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Pattern of animal bites and post exposure prophylaxis in rabies: A five year study in a tertiary care unit in Sri Lanka



Rabies is a global problem which occurs in more than 150 countries and territories including Sri Lanka, where human deaths from rabies are in decline whilst resources incurred for prevention of rabies are in sharp incline over the years. In this backdrop, we aim to audit the post-exposure treatment (PET) in rabies and the pattern of animal bites in a tertiary care hospital in Sri Lanka.


This study was carried out at Teaching Hospital Peradeniya (THP), in the Central Province of Sri Lanka from 2007-2012 where a registry of all PET has been maintained. The data from registries were extracted after obtaining permission from the hospital authority for analysis.


There were 19 661 cases of animal exposure presented to the THP over the study period of 5 years. Of them, the majority-17431(88.66 %) were definitive animal bites whilst scratches accounted for 2147(10.92 %) and 83(0.42 %) were miscellaneous exposures. According to the severity grading of injuries, 7 362(37 %) were major bites and 12 226(62 %) were minor bites. The domestic unvaccinated dogs and cats were responsible for 10,662 (54 %) and 3,982 (20 %) of exposures respectively. The total cost incurred for both anti-rabies vaccine and anti rabies serum during the study period is 24,795,888.00 Sri Lankan rupees (190,737.60US$).


The pattern of animal bite shows high dominance of domestic dogs and cats exposures. The age of victims ranged from infancy to old-age with higher incidence among children. Even though PET is costly, continued surveillance and rabies control is still necessary along with public education and vaccination of domestic pets.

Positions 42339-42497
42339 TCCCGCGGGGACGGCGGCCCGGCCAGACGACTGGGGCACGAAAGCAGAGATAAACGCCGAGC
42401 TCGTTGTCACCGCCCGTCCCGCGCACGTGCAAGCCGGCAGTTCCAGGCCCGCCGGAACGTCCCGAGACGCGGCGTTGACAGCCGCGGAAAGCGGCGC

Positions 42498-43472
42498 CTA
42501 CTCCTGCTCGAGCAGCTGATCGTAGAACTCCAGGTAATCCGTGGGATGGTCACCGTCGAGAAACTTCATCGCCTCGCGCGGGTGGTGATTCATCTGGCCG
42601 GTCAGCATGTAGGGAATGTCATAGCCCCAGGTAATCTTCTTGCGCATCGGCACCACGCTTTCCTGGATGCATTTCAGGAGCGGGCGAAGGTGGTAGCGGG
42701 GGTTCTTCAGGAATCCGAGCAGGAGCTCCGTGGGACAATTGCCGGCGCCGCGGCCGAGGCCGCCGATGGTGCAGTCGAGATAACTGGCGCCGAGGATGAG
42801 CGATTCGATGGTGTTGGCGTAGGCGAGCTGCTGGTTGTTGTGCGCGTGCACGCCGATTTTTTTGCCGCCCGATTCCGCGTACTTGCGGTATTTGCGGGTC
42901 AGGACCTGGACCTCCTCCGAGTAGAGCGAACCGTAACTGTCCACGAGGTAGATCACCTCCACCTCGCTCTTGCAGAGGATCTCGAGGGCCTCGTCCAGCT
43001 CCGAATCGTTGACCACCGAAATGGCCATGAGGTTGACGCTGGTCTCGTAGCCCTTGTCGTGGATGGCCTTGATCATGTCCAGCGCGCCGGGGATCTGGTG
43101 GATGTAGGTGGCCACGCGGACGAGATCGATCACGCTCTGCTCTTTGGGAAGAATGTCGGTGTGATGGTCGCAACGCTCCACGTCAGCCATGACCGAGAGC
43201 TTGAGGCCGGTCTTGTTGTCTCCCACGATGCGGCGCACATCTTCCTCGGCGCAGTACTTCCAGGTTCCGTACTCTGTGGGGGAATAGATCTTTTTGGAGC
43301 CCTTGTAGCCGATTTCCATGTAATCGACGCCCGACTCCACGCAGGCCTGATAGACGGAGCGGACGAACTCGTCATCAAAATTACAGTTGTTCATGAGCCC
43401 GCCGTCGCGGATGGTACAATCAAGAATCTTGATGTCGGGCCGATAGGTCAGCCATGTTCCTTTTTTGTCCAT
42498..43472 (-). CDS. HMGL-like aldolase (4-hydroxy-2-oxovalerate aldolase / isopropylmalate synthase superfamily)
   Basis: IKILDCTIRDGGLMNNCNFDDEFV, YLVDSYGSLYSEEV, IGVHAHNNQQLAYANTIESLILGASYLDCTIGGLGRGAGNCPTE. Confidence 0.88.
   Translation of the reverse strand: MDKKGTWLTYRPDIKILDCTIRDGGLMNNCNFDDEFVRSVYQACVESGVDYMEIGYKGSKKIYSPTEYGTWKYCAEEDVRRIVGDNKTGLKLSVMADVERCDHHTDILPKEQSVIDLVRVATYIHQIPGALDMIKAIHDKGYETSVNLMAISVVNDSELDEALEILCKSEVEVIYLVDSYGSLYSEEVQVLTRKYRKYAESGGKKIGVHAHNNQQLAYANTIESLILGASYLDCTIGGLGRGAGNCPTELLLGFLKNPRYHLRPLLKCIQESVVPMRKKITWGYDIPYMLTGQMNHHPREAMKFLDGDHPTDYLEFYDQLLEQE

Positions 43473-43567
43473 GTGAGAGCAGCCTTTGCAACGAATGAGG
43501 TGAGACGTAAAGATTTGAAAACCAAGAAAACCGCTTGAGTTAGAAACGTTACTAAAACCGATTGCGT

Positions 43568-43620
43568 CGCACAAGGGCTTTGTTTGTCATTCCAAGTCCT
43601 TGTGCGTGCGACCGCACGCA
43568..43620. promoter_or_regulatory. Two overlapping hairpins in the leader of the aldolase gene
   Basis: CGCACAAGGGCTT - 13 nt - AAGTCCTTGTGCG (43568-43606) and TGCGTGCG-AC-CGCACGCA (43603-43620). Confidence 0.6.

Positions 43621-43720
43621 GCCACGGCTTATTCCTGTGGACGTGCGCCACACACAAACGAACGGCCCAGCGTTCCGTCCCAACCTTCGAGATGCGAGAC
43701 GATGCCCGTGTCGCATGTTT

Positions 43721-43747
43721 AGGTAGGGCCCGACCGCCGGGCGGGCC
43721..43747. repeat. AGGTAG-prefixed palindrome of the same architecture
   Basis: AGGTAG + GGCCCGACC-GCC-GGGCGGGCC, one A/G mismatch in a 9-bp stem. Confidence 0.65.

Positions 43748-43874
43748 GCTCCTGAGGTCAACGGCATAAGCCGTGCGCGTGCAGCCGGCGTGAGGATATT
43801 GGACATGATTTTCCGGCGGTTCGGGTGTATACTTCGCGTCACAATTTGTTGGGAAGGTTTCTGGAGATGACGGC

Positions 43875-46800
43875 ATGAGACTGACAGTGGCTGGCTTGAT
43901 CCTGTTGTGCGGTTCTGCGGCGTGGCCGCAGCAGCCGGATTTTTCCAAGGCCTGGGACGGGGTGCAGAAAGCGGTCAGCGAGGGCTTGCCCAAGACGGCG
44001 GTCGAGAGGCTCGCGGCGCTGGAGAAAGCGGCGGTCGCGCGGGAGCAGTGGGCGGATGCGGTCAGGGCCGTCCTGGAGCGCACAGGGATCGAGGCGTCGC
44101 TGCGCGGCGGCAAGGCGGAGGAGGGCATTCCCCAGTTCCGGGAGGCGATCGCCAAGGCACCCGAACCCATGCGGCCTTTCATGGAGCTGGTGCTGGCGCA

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Rabies is a global problem which occurs in more than 150 countries and territories [1, 2]. It is a vaccine preventable viral zoonotic infection caused by lyssavirus of the Rhabdoviridae family, currently responsible for tens of thousands of deaths every year, mostly in Asia and Africa [1, 2]. The infection prevails among domestic and wild animals, of them dogs are the main source of the human rabies transmitted by close contact with infectious material, usually saliva, bites or scratches [1].

Sri Lanka is a tropical island situated in the Indian Ocean with rich diversity of flora and fauna. The current population is about 20.2 million, of this 18.3 % living in urban areas, 77.3 % in rural areas and 4.4 % living in the estate areas [3]. Sri Lanka is one Asian country where human deaths from rabies has decreased markedly during the past decade, however, rabies is still endemic and remains a significant public health problem [3]. The Ministry of Health of Sri Lanka spends substantial amount of its health budget on anti-rabies treatment in humans. Recent estimates are that the cost of post-exposure prophylaxis (PEP) per patient is 173 and 177 US dollars without immunoglobulin or with immunoglobulin respectively [3, 4].